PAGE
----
10 Comments

  1. Experiencing the grasslands of this continent is something I have been wanting to do for awhile. I heard an NPR story about how the governor of Nebraska has approved the pipeline without consulting the legislature or voters of his state.

    I have yet to photograph a Marbled Godwit, but perhaps I might on my next two adventures-Cape May next week and Nebraska next April!

  2. Wonderful photograph, Mia! My next post will have a few images of migrant Marbled Godwits which I found at the local Air Force base. What beautiful birds! Hope they are around for my great grandchildren to enjoy.

  3. I photographed a marbled godwit at Gateway National Recreation Area, Breezy Point , NY this summer and share your sentiments.
    The NPS has selected a new management plan, Alternative B: Discovering Gateway as their preferred GMP, despite the fact that they have identified Alternative C: Experiencing Preserved Places as the environmentally preferable option. This Plan would be likely to degrade the condition of wildlife, habitats, and natural resources throughout Gateway, ultimately diminishing the potential for enjoyment of these resources by future generations.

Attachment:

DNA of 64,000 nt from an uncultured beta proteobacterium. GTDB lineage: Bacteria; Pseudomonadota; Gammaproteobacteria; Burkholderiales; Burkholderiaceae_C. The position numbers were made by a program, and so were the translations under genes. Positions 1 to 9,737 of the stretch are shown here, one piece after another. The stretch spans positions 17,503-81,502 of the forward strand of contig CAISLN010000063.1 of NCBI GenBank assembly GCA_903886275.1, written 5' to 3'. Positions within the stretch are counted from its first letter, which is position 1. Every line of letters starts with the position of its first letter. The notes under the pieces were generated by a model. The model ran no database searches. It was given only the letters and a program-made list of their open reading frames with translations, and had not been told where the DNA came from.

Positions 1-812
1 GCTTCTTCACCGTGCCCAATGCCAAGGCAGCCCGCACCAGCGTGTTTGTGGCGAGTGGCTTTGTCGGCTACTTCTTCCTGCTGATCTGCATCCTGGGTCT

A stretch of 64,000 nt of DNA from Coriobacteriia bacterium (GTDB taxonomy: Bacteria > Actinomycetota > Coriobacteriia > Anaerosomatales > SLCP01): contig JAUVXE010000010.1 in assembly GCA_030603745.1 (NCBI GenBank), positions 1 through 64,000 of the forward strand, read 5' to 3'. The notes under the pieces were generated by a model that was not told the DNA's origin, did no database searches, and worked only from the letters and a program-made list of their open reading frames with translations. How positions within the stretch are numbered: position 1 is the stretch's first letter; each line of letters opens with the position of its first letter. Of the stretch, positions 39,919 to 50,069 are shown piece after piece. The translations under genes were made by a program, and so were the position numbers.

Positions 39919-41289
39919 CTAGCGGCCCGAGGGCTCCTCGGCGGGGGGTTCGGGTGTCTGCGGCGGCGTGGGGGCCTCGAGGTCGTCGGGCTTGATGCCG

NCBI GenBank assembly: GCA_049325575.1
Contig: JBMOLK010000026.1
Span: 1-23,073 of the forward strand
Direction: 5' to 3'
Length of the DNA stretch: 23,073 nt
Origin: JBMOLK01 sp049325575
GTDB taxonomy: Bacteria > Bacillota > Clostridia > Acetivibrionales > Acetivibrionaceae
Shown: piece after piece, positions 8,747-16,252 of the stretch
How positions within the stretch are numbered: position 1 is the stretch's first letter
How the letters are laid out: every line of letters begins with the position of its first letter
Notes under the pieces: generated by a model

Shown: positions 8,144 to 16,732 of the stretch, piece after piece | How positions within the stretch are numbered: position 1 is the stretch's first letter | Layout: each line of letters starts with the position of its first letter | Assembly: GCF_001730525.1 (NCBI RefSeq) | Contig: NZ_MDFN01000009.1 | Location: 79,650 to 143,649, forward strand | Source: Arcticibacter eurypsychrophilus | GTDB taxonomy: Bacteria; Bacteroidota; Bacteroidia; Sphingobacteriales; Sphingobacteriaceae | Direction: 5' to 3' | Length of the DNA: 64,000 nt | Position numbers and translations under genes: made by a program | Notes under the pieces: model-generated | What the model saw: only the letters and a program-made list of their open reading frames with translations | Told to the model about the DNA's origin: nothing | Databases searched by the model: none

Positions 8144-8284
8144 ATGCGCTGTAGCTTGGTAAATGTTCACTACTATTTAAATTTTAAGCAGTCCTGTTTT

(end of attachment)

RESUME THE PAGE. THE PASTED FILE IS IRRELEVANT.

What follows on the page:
Shouldn’t it be the responsibility of NPS to work to protect these natural treasures? NYC Audubon is encouraging conservation-minded individuals to provide feedback about the Plan and to ask them to adopt alternative C to guide their new planning and management principles. The preservation of Gateway’s wildlife habitat must be given first priority in the final General Management Plan, to ensure that Gateway continues to be a refuge for imperiled birds and other wildlife. NYC Audubon has a guide for responding that you may copy and paste into the comment form, or you can edit them or write your own as you see fit. Comments must be submitted through the NPS comment form by end of day on Wednesday, October 2 (or to be more precise, 1:59am on Thursday, October 3.) Here is their link:
    http://www.nycaudubon.org/gateway-gmp
    Thanks!

  4. Merrill Ann Gonzales